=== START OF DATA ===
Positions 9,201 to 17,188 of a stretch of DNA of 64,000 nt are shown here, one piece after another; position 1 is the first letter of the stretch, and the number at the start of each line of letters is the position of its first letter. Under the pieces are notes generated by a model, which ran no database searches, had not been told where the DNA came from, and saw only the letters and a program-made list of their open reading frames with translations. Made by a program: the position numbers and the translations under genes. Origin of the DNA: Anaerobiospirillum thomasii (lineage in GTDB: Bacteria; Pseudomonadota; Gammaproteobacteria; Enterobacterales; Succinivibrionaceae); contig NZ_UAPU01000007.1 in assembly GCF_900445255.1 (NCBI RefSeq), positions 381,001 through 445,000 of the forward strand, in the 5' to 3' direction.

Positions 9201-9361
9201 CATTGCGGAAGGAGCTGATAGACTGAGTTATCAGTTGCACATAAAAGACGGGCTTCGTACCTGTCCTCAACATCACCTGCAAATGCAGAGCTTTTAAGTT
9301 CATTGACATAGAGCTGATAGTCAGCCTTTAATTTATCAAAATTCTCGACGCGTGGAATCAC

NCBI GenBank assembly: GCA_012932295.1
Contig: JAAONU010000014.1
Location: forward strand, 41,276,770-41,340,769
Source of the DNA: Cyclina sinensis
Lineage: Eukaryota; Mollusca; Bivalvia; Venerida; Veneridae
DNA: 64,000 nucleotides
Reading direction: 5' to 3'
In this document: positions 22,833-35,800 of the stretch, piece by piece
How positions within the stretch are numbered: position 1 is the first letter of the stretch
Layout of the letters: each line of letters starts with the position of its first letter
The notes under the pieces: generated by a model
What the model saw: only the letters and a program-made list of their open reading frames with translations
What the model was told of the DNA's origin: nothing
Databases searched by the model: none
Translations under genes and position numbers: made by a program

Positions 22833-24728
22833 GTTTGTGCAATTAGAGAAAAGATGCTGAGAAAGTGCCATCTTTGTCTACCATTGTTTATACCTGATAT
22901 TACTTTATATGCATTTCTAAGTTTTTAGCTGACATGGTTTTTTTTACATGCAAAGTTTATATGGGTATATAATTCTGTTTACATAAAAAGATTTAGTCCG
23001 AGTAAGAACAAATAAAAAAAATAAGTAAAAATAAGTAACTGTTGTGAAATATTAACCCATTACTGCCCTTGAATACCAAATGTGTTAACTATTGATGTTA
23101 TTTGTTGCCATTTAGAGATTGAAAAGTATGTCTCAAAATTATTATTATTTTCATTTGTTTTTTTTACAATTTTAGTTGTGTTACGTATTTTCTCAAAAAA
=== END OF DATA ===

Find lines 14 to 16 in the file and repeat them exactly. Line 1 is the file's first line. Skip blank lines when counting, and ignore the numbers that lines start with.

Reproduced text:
Layout of the letters: each line of letters starts with the position of its first letter
The notes under the pieces: generated by a model
What the model saw: only the letters and a program-made list of their open reading frames with translations